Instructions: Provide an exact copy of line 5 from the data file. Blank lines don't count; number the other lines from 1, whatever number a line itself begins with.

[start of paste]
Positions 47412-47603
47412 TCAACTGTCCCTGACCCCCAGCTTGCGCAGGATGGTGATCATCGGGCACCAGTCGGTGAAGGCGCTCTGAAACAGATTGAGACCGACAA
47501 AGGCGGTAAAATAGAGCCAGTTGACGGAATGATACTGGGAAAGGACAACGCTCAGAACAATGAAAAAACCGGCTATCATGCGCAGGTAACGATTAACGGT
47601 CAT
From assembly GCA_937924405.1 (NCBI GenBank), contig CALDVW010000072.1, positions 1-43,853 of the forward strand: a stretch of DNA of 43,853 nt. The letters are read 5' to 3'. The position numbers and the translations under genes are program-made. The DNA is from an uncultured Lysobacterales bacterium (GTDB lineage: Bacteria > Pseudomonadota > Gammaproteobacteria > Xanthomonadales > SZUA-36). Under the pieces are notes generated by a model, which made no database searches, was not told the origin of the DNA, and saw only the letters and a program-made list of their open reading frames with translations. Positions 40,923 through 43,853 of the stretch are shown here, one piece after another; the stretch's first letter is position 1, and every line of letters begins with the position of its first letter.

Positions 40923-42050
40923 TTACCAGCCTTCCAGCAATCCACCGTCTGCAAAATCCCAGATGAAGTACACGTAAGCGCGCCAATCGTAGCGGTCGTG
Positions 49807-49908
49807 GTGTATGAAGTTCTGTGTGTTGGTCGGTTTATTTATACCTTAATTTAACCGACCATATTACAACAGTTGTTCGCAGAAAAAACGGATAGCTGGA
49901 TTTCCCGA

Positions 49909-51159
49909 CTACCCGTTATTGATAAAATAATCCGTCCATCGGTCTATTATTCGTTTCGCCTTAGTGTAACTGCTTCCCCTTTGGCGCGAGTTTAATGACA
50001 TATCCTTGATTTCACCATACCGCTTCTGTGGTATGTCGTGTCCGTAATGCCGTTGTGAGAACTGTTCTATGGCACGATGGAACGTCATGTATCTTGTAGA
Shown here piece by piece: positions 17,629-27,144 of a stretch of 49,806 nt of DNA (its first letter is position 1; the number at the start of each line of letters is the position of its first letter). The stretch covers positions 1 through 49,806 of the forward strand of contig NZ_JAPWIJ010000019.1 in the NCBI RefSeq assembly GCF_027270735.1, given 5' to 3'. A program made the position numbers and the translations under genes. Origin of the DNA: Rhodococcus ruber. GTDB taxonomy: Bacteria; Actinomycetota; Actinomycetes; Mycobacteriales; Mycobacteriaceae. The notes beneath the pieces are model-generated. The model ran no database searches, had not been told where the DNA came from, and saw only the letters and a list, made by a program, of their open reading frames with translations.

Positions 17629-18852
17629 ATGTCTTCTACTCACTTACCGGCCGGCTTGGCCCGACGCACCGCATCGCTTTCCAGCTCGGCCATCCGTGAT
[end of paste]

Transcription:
From assembly GCA_937924405.1 (NCBI GenBank), contig CALDVW010000072.1, positions 1-43,853 of the forward strand: a stretch of DNA of 43,853 nt. The letters are read 5' to 3'. The position numbers and the translations under genes are program-made. The DNA is from an uncultured Lysobacterales bacterium (GTDB lineage: Bacteria > Pseudomonadota > Gammaproteobacteria > Xanthomonadales > SZUA-36). Under the pieces are notes generated by a model, which made no database searches, was not told the origin of the DNA, and saw only the letters and a program-made list of their open reading frames with translations. Positions 40,923 through 43,853 of the stretch are shown here, one piece after another; the stretch's first letter is position 1, and every line of letters begins with the position of its first letter.